• Bruckner's Symphony No.9 in D minor

    21/03/2022 Duração: 53min

    Dedicated to 'dem lieben Gott' (the beloved God), Bruckner's monumental Ninth Symphony in D minor was intended to be the culmination of his life's work. Bruckner began working on the Ninth Symphony in the summer of 1887, immediately after finishing his Eighth, but he died in 1896 before finishing the fourth and final movement. Nonetheless, Bruckner's Ninth Symphony is often performed as a mighty, visionary large-scale three-movement work. Shimmering strings and low brass start the opening movement, Feierlich, misterioso, followed by the Scherzo and an achingly expansive Adagio.

  • Schubert's String Quintet in C major

    14/03/2022 Duração: 46min

    Franz Schubert's last chamber piece, the String Quintet in C major (D. 956), is one of the most sublime pieces in the repertoire. It is scored for a standard string quartet plus an extra cello. The work remained unpublished at the time of Schubert's death in November 1828 and after it was belatedly premiered and published in the 1850s, it gradually gained recognition as a masterpiece. Knowing that Schubert died so soon after composing the work, makes many people hear a valedictory quality in the music.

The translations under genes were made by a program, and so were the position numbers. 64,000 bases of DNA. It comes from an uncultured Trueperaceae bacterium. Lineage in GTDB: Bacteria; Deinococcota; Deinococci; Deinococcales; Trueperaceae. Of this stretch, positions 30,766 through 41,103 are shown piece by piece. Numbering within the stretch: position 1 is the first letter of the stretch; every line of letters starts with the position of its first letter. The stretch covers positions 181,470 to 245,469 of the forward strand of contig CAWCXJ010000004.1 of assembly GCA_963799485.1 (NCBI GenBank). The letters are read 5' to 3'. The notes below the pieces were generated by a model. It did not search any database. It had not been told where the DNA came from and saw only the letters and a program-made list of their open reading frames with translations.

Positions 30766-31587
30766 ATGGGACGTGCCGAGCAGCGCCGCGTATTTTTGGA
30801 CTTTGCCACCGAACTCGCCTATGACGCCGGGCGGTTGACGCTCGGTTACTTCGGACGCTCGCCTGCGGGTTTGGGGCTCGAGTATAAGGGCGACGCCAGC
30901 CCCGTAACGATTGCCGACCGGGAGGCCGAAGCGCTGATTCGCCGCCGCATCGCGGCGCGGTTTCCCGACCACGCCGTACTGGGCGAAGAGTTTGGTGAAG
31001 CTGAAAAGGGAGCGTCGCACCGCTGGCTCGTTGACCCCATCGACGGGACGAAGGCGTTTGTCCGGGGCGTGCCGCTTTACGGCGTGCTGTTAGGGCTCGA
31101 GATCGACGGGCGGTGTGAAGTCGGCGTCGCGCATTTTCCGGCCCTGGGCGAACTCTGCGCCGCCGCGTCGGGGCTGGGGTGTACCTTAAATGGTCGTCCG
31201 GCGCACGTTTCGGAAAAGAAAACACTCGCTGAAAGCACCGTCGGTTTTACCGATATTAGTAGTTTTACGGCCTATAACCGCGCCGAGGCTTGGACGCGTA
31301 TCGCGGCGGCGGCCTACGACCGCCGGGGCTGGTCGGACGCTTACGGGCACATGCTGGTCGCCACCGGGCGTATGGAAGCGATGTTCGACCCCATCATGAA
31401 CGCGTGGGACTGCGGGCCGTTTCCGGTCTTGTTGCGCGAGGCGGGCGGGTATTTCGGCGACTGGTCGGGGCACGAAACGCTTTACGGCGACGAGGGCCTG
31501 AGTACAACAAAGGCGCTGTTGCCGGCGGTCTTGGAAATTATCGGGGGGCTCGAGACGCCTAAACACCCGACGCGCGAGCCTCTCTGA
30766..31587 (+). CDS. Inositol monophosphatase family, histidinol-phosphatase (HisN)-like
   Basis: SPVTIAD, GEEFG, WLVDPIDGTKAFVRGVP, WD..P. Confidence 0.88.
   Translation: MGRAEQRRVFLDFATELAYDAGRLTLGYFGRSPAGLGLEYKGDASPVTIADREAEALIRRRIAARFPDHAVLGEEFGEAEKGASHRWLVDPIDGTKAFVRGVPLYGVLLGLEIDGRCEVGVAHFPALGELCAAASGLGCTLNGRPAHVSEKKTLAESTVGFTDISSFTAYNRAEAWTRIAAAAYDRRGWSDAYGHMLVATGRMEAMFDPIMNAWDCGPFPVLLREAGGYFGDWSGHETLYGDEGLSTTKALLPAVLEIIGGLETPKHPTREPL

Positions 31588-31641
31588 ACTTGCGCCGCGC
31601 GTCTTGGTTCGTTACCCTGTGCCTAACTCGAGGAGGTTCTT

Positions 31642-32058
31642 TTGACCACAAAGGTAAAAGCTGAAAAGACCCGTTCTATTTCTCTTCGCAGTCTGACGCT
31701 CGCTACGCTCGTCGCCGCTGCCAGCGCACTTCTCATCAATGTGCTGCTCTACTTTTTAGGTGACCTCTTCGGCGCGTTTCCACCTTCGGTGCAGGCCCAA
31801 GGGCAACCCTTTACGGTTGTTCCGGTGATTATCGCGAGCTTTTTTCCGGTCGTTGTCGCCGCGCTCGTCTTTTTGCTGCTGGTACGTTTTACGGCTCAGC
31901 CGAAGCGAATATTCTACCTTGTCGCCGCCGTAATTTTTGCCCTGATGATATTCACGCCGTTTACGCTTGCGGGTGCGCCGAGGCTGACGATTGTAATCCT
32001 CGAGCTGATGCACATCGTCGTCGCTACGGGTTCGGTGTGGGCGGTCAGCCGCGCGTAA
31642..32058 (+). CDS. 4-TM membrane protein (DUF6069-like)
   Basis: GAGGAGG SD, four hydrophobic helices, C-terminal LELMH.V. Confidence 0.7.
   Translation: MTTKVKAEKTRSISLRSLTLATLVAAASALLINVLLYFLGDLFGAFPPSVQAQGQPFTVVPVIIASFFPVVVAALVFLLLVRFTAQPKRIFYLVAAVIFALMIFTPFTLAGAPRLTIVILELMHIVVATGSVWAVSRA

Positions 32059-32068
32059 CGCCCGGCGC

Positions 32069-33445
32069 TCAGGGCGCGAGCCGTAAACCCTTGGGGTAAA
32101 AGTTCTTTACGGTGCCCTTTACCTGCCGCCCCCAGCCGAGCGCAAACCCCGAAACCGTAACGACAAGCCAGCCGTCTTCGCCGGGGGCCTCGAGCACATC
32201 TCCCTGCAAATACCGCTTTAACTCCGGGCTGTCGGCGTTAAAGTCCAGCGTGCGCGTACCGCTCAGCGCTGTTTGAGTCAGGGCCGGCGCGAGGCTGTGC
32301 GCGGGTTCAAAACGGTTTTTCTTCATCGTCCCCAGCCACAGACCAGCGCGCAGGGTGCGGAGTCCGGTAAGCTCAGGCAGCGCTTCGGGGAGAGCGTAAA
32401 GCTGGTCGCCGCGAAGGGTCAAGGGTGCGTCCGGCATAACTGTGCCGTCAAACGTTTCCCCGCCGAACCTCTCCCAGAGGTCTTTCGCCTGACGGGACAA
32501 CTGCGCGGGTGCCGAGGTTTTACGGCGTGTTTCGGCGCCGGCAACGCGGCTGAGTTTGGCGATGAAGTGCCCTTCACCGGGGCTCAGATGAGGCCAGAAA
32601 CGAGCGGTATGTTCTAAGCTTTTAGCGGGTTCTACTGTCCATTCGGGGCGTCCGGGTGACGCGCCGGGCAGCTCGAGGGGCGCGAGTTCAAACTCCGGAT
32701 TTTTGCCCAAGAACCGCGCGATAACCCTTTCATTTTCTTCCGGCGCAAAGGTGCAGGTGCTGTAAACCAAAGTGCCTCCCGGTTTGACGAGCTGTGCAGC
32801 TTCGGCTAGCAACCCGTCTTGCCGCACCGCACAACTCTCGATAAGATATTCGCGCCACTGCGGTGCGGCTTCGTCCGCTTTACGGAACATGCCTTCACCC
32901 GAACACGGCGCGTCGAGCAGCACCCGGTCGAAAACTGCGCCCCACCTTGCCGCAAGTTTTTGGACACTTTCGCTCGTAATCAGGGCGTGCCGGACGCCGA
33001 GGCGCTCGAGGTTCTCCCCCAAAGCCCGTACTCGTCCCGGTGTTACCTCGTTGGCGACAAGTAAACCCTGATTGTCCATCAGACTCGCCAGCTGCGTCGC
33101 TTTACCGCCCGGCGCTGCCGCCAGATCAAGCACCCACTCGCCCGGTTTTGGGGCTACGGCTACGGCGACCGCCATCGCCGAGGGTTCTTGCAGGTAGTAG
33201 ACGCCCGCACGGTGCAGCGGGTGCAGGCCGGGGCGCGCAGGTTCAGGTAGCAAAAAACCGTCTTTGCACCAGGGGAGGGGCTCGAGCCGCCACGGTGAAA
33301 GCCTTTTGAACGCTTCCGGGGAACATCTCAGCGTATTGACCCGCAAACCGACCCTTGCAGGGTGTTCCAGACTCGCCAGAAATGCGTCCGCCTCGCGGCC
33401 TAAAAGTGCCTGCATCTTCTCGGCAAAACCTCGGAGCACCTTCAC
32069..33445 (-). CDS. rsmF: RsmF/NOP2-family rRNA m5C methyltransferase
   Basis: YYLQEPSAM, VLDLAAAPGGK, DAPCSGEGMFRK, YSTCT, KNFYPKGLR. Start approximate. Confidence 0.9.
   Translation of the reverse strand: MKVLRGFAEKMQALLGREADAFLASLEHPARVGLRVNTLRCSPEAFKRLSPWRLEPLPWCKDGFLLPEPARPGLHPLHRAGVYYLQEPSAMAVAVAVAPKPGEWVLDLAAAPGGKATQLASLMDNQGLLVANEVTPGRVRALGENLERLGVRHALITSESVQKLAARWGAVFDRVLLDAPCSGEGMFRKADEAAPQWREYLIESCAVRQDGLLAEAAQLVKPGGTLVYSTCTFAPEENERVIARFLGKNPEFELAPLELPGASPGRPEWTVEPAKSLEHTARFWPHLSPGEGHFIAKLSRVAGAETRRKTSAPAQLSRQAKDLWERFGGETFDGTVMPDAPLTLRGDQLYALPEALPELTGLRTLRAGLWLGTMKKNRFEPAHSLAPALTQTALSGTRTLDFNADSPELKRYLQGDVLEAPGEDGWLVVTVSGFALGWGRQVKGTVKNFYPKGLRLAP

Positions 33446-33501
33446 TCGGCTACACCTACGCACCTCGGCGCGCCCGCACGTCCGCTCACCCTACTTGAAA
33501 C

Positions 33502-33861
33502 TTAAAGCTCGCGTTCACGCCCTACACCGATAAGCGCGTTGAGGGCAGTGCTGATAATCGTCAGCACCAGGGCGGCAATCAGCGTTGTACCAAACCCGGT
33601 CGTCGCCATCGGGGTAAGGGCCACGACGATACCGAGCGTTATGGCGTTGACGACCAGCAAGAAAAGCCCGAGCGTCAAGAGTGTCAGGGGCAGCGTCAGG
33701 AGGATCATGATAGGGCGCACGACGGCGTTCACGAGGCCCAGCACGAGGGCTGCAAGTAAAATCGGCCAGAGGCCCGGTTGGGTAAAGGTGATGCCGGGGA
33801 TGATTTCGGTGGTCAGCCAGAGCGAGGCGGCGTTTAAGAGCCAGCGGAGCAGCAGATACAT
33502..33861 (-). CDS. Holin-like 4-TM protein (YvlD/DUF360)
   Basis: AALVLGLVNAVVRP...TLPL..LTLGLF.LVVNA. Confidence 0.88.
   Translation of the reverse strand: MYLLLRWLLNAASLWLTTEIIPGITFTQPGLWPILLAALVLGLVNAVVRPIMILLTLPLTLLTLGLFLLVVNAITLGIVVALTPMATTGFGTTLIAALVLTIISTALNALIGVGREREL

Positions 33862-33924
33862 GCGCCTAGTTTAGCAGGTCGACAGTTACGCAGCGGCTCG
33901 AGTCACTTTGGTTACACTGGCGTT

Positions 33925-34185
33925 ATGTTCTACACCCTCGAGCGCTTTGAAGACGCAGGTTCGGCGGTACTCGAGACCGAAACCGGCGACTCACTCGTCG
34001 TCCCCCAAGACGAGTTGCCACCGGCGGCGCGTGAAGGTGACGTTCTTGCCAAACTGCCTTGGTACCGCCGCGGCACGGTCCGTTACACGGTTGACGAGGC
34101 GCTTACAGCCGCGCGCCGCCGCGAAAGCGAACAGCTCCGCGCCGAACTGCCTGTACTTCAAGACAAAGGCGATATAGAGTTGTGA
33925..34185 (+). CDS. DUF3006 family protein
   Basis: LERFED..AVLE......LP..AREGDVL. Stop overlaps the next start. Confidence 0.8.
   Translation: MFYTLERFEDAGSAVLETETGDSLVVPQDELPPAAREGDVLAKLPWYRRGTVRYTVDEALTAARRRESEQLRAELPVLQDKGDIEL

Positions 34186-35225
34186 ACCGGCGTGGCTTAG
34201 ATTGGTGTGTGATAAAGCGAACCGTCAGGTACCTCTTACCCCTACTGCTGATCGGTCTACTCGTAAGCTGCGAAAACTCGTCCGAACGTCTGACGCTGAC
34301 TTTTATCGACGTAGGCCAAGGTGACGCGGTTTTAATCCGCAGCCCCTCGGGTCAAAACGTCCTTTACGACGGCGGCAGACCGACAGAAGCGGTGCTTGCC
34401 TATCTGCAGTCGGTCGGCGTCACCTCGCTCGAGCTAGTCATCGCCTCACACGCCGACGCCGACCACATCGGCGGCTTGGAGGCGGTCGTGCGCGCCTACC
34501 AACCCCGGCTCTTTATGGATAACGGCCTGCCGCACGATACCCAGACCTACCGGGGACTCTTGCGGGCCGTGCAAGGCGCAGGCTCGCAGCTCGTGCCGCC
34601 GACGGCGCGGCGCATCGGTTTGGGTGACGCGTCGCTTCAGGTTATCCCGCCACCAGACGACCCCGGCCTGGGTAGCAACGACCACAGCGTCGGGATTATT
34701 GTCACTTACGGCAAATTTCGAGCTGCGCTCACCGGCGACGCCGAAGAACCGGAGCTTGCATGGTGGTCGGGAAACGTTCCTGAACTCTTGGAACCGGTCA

• Britten Serenade for Tenor, Horn and Strings

    07/03/2022 Duração: 49min

    The Serenade's status as a darkly dazzling 20th-century classic is founded on Britten's unerring ear for finding and setting English poetry, coupled with his instinctive sense of instrumental and vocal virtuosity. Its six texts, from Ben Johnson to Tennyson, deal with night and the corruption of innocence, themes which preoccupied Britten throughout his career. Both the solo writing and the interplay between voice and horn are based on the strengths of the two musicians for which it was written, Britten's long-time partner, Peter Pears and the horn player Dennis Brain. They made the first recording in 1944, a year after the premiere, and since then many subsequent recordings, most often featuring British tenors, have followed.

  • Bach's Concerto for Two Violins in D minor, BWV1043

    01/03/2022 Duração: 40min

    Bach's Concerto for two violins in D minor, BWV1043, affectionately known as the 'Double Concerto', is one of the most popular works of the Baroque repertoire. The two solo parts of this concerto have survived in Bach’s own handwriting, in an autograph that dates from around 1730, when Bach was living in Köthen. The outer movements illustrate the influence of the Italian Baroque style on Bach in their brisk rhythms, fugal imitations and much of the intricate passage work, while the central movement is deeply expressive as the melodic lines weave between the two violins.